DBQ Essay – Mechanization of Cotton Industries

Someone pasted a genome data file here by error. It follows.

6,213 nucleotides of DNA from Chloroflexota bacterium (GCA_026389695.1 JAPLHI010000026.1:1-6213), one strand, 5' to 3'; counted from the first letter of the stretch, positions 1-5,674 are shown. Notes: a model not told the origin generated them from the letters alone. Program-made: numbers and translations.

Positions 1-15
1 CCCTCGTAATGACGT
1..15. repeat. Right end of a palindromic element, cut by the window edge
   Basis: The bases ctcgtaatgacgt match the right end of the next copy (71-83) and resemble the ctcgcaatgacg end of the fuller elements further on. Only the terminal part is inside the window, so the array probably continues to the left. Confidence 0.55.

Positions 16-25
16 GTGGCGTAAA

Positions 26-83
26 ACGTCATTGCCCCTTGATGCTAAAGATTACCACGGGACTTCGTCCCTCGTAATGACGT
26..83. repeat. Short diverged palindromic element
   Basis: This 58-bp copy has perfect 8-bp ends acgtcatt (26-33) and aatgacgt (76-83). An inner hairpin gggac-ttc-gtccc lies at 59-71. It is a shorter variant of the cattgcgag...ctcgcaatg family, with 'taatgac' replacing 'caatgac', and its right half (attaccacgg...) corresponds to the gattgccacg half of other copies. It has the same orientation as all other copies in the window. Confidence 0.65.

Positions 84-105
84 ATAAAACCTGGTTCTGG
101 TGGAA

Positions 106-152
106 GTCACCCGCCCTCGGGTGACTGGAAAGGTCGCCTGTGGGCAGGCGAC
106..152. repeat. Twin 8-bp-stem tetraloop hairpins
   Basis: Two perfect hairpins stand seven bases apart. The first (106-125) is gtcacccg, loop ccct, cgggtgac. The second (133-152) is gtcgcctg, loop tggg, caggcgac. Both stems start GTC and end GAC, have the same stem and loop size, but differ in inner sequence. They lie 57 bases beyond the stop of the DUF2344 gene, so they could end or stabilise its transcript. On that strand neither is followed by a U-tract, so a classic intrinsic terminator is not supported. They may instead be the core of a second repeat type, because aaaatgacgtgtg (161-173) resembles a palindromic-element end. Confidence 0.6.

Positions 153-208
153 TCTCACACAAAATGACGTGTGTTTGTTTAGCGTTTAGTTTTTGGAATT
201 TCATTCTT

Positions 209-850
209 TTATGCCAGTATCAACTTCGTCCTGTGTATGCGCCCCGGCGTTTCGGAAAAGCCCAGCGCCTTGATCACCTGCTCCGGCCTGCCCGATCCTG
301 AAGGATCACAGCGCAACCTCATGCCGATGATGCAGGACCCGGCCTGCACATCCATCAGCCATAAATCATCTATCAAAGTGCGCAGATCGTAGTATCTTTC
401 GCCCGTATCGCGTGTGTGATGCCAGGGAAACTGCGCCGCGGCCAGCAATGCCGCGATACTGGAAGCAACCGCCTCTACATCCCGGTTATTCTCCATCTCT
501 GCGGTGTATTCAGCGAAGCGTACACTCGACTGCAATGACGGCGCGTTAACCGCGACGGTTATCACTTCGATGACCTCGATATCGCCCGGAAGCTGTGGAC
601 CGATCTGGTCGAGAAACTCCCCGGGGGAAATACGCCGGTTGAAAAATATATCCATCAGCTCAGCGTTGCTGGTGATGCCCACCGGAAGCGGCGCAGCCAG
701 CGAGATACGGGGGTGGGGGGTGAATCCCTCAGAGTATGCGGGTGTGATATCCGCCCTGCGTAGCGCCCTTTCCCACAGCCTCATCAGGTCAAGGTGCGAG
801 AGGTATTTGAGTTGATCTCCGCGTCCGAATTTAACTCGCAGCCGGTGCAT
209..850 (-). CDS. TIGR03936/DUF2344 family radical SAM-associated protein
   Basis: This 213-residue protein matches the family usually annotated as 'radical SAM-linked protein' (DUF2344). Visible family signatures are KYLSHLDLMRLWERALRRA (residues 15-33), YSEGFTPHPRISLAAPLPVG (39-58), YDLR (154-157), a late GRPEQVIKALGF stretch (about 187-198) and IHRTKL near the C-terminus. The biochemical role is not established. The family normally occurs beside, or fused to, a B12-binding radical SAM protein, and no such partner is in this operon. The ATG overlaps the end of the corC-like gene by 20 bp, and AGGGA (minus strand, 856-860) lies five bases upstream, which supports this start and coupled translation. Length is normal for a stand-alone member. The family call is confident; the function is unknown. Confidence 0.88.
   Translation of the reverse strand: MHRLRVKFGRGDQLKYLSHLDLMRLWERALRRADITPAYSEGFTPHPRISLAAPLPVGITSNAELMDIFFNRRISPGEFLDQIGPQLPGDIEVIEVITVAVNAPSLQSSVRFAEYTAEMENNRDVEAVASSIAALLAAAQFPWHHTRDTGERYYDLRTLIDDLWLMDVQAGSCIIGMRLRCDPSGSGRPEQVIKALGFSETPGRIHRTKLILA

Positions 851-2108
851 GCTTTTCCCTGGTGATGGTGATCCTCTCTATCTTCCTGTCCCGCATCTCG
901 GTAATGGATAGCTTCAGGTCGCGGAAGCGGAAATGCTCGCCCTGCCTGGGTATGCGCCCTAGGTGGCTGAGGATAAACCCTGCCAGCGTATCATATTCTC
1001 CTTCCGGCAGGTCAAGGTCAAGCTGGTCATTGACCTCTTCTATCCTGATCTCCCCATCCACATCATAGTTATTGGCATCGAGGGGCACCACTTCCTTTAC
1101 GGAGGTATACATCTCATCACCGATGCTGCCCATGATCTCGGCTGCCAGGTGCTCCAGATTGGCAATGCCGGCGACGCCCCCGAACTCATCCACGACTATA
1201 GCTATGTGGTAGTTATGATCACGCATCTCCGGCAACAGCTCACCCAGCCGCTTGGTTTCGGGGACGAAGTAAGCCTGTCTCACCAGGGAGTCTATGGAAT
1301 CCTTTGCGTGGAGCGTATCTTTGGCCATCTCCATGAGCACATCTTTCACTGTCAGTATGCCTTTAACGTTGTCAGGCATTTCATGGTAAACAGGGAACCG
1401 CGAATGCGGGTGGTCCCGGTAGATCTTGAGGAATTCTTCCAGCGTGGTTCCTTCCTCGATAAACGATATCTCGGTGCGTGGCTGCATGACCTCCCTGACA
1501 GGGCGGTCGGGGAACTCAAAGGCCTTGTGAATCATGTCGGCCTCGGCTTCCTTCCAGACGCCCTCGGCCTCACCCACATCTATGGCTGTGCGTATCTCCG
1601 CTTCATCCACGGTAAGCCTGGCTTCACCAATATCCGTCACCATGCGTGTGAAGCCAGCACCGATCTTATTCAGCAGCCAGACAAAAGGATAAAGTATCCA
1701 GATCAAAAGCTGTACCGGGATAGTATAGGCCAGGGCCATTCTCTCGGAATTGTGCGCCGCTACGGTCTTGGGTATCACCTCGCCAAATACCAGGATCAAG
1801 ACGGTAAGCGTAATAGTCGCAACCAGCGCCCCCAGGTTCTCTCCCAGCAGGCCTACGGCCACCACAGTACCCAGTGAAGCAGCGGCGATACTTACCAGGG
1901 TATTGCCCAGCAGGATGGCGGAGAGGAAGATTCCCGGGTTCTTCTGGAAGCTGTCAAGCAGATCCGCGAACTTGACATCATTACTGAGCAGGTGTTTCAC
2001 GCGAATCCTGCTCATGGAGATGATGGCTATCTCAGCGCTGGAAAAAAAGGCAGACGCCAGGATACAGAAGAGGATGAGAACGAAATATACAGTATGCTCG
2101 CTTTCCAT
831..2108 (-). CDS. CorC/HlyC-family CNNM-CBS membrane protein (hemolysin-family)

In Japan and India, the mechanization of the Cotton Industries between 1880 and 1930 had many similarities and differences. From their workers, to the increase in production over the years, to the way the conditions of the factory were and how women were treated in the factories. As for the workers from both Japan and India, they were treated fairly different. They worked twelve to fourteen hours days with no breaks pushing a pedal to spin the spindles. Most of the came from farming communities that didn’t have any more work. They worked for cheap and had long, tedious hours for little money. When a family had a surplus in workers on their farm they would send them to the factories. Even though the worker is technically owned and making money for the farm, they are not in direct correlation with the family. (doc.5 ) The textile factories in India were cleaner and more safe than those in Japan because of their cleanliness.(doc.10) In a Japanese textile factory a thirteen year old girl’s sister was killed from an illness that she had caught from the factory. The young girl blamed the disgusting living conditions and hard labor forced upon them all. (doc. 3) This point of view is a good look into Japanese factories because the girl had firsthand experience in the factories. The longer the factories operated, the higher the production rate became. Machines were becoming more popular than hand weaving and a lot more efficient. In India in 1884 the amount of hand spun yarn was one hundred and fifty million pound while machine spun yarn was at one hundred and fifty one million pounds. By 1914, machine yarn was a lot more popular, producing six hundred and fifty two million pounds while hand spun yarn had decreased dramatically to only ninety million pounds. (doc. 1) Japans increase in yarn went from five million to six hundred and sixty six million pounds by 1914.(doc. 2) Though, over just a few short...
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